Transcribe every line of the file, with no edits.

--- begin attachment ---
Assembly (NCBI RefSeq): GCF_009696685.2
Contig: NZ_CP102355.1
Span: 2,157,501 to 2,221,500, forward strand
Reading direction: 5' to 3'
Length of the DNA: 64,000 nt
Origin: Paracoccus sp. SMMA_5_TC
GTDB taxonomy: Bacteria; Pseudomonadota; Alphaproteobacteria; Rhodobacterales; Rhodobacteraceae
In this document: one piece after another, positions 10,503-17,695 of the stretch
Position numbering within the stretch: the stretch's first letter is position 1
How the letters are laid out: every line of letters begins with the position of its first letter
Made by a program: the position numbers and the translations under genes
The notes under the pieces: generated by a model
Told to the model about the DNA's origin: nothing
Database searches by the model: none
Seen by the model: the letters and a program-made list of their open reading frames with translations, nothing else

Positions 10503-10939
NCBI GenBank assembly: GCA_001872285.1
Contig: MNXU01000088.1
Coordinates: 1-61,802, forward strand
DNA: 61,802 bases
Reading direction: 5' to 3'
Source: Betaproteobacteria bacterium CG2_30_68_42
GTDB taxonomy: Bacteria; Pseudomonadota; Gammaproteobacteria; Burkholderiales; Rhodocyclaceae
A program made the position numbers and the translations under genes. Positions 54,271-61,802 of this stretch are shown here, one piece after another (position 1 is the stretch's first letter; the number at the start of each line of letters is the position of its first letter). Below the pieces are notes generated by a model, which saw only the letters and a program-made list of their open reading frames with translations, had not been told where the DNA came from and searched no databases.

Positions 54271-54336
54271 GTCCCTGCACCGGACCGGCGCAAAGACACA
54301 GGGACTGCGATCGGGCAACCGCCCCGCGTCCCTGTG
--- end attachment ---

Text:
Assembly (NCBI RefSeq): GCF_009696685.2
Contig: NZ_CP102355.1
Span: 2,157,501 to 2,221,500, forward strand
Reading direction: 5' to 3'
Length of the DNA: 64,000 nt
Origin: Paracoccus sp. SMMA_5_TC
GTDB taxonomy: Bacteria; Pseudomonadota; Alphaproteobacteria; Rhodobacterales; Rhodobacteraceae
In this document: one piece after another, positions 10,503-17,695 of the stretch
Position numbering within the stretch: the stretch's first letter is position 1
How the letters are laid out: every line of letters begins with the position of its first letter
Made by a program: the position numbers and the translations under genes
The notes under the pieces: generated by a model
Told to the model about the DNA's origin: nothing
Database searches by the model: none
Seen by the model: the letters and a program-made list of their open reading frames with translations, nothing else

Positions 10503-10939
NCBI GenBank assembly: GCA_001872285.1
Contig: MNXU01000088.1
Coordinates: 1-61,802, forward strand
DNA: 61,802 bases
Reading direction: 5' to 3'
Source: Betaproteobacteria bacterium CG2_30_68_42
GTDB taxonomy: Bacteria; Pseudomonadota; Gammaproteobacteria; Burkholderiales; Rhodocyclaceae
A program made the position numbers and the translations under genes. Positions 54,271-61,802 of this stretch are shown here, one piece after another (position 1 is the stretch's first letter; the number at the start of each line of letters is the position of its first letter). Below the pieces are notes generated by a model, which saw only the letters and a program-made list of their open reading frames with translations, had not been told where the DNA came from and searched no databases.

Positions 54271-54336
54271 GTCCCTGCACCGGACCGGCGCAAAGACACA
54301 GGGACTGCGATCGGGCAACCGCCCCGCGTCCCTGTG